In 2001 I set out to assemble my first custom gaming PC. It included a 1.6GHz AMD processor, 512MB of SDRAM and a GeForce 4 video card. This machine was screaming fast at the time and allowed me to play titles ranging from Unreal Tournament to Operation Flashpoint. The total cost for the machine was about $750.00 which at the time was three times less than you would epect to pay for a preconfigured machine from companies like Dell, HP and others. This was a great time to be a geek, because by buying your own parts and assembling them yourself you ended up saving enough to spend you money on other things like… games.
Today things are very different. Companies like iBUYPOWER and CyberPowerPC are assembling amazing machines made for gaming at a cost that may make you think twice about assembling your own system. You can get a fully capable system with all the components you need to make any modern game run well for well under the price you might expect to pay for a low-end budget PC five years ago. You might be thinking, “Sure, they’re cheap because they contain cheap parts.” Well that’s where things become a little fuzzy.
I bought a system for game reviews from CyberPowerPC a year ago. The machine was kitted out with an EVGA GeForce 9800 GT. The name brand part was very encouraging and wasn’t expected in a lower-cost PC. We also got a generic power supply that shorted out severely after an hour of use. This short cost us $120 USD to fix at the local Fry’s Electronics for a replacement power supply. You get what you get with these brands. Sometimes you luck out and find some really good components and others you find parts made by the lowest bidder. This is one reason you may want to avoid these kinds of deals.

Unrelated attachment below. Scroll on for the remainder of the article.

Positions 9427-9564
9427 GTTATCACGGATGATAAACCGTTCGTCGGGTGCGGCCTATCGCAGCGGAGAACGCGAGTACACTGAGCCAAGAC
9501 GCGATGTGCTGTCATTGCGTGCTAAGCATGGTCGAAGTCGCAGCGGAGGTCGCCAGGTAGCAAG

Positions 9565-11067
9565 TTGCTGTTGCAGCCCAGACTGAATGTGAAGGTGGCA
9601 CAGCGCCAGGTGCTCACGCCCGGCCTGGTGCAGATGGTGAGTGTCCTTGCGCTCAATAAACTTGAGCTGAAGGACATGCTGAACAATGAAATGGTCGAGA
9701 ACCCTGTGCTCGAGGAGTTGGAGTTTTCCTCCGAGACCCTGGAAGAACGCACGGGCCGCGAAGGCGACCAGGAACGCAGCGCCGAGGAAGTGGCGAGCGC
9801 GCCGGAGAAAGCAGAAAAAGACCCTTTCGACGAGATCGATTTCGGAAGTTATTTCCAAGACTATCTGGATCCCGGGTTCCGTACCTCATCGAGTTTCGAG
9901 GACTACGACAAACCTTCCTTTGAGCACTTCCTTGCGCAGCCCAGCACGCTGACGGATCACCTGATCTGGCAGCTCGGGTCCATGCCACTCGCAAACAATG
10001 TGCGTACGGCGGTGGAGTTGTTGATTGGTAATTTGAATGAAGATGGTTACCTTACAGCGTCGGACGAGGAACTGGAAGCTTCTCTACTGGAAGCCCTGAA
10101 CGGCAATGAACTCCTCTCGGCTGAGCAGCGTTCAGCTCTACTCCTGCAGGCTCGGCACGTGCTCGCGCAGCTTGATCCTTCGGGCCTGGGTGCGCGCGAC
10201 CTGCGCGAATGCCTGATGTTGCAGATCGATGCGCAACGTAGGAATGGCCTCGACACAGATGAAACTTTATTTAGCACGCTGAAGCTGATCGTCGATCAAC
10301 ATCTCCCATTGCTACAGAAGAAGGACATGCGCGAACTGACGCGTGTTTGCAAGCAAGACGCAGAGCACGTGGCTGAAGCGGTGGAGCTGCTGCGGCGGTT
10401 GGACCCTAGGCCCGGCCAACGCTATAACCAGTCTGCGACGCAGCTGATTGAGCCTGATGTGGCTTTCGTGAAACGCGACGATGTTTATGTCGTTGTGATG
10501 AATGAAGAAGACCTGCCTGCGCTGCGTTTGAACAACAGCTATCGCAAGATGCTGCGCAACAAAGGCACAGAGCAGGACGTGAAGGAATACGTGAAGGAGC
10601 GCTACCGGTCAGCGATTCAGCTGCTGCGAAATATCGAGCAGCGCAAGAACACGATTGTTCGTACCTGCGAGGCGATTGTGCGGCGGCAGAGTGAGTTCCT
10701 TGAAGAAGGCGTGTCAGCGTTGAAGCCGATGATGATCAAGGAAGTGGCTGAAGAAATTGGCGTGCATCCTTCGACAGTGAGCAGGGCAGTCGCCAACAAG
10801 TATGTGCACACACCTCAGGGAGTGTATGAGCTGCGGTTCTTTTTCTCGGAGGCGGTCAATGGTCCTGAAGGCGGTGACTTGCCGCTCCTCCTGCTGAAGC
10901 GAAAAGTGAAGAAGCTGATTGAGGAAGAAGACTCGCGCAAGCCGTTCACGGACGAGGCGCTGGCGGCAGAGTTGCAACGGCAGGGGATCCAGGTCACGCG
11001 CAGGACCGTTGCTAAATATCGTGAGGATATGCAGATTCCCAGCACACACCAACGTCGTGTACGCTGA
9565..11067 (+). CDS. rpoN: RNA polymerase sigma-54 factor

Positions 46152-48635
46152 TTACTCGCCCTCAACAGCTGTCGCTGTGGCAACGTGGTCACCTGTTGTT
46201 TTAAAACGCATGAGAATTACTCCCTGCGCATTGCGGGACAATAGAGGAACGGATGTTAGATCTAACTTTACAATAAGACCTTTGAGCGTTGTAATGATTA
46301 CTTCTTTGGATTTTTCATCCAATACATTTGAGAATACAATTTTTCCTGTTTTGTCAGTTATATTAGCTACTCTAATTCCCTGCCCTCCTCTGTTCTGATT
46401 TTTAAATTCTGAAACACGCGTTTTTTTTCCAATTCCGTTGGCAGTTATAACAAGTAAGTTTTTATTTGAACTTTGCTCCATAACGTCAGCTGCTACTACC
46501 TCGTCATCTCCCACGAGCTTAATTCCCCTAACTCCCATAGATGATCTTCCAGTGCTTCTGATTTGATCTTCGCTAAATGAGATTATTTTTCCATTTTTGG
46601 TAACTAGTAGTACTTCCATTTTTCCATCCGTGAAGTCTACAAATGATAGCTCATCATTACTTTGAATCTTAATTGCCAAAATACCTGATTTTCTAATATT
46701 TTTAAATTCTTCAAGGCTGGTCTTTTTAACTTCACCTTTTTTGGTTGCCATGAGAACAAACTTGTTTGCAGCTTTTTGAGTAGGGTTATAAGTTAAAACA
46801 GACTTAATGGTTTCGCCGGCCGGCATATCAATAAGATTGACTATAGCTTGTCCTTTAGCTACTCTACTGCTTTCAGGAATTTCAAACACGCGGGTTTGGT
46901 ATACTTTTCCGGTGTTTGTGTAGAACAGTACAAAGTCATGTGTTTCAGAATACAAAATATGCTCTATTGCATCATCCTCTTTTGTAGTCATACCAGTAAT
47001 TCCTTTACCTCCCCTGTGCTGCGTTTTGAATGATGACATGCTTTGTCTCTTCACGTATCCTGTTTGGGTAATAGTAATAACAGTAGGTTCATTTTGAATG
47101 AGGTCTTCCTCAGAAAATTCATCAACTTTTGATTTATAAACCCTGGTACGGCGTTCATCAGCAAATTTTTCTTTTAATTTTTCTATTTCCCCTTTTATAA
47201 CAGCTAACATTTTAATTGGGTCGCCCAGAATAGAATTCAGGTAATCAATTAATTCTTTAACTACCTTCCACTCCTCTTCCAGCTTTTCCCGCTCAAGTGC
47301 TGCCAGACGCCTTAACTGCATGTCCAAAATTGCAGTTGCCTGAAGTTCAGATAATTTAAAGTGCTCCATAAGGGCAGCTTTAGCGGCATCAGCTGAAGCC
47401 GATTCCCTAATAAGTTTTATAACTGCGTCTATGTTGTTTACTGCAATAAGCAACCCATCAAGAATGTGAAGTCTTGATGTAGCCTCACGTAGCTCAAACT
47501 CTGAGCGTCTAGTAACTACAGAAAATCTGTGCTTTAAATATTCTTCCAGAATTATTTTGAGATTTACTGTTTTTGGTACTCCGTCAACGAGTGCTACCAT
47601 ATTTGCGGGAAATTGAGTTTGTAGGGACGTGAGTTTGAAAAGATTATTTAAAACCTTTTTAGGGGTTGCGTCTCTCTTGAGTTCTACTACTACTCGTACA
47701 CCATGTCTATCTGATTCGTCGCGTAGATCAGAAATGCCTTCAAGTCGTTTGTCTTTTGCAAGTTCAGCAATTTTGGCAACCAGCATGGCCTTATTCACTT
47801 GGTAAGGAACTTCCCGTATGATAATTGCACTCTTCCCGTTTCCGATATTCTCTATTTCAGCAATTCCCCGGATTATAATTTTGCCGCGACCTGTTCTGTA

Another reason costs are so low on these gaming machines is lack of proper customer service. Customer service has long been known to be the biggest expense of any hardware manufacturer. Call centers cost money and cutting corners is something done by virtually every company in the industry from small start-ups to giant conglomerates. When the power supply went out on the CyberPowerPC, we were informed that shipping the part back would be at our cost and we’d have to front the cash for the replacement part until it was determined that a short actually exists. Is this a way to run a company? It is when your profit margin is minimal. Please note that though I mention iBUYPOWER above, the experience was exclusive to CyberPowerPC and we have not yet worked with iBUYPOWER customer service.
These issues aside, for the 95% of people that have a flawless experience as intended by their computer assemblers and manufacturers… these machines are the perfect platform at the perfect price. You can pay double or triple the amount for a brand name that you have more trust in, but in this economy do you really want to?